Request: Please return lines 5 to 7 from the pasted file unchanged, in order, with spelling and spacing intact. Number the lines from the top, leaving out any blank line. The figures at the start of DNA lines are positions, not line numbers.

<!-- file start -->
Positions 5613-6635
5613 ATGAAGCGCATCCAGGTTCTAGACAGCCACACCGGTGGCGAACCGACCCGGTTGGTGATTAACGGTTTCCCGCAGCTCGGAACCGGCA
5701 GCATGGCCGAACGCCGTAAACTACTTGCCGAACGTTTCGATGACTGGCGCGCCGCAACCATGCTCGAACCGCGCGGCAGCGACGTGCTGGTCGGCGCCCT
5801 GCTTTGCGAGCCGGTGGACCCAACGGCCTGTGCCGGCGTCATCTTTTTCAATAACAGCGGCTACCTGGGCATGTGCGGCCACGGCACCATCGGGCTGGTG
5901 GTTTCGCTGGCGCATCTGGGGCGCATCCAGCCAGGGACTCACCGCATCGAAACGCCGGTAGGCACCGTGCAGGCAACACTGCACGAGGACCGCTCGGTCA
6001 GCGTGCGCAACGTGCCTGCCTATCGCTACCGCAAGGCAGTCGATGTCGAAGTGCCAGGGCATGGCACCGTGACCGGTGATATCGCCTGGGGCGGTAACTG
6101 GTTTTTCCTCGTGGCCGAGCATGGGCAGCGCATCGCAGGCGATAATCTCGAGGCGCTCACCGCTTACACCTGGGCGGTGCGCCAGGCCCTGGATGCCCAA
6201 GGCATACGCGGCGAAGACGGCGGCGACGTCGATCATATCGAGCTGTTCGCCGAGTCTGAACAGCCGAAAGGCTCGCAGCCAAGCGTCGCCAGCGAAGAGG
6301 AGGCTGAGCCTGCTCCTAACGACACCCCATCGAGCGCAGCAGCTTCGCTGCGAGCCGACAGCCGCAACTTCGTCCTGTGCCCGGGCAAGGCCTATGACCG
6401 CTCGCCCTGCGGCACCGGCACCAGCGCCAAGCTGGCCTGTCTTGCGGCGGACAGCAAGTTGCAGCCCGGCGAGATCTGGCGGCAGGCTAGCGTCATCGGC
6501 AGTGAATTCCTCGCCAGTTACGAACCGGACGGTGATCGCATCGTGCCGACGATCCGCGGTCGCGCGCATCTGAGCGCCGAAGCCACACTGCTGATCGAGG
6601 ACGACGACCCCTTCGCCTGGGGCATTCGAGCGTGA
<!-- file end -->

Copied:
5901 GTTTCGCTGGCGCATCTGGGGCGCATCCAGCCAGGGACTCACCGCATCGAAACGCCGGTAGGCACCGTGCAGGCAACACTGCACGAGGACCGCTCGGTCA
6001 GCGTGCGCAACGTGCCTGCCTATCGCTACCGCAAGGCAGTCGATGTCGAAGTGCCAGGGCATGGCACCGTGACCGGTGATATCGCCTGGGGCGGTAACTG
6101 GTTTTTCCTCGTGGCCGAGCATGGGCAGCGCATCGCAGGCGATAATCTCGAGGCGCTCACCGCTTACACCTGGGCGGTGCGCCAGGCCCTGGATGCCCAA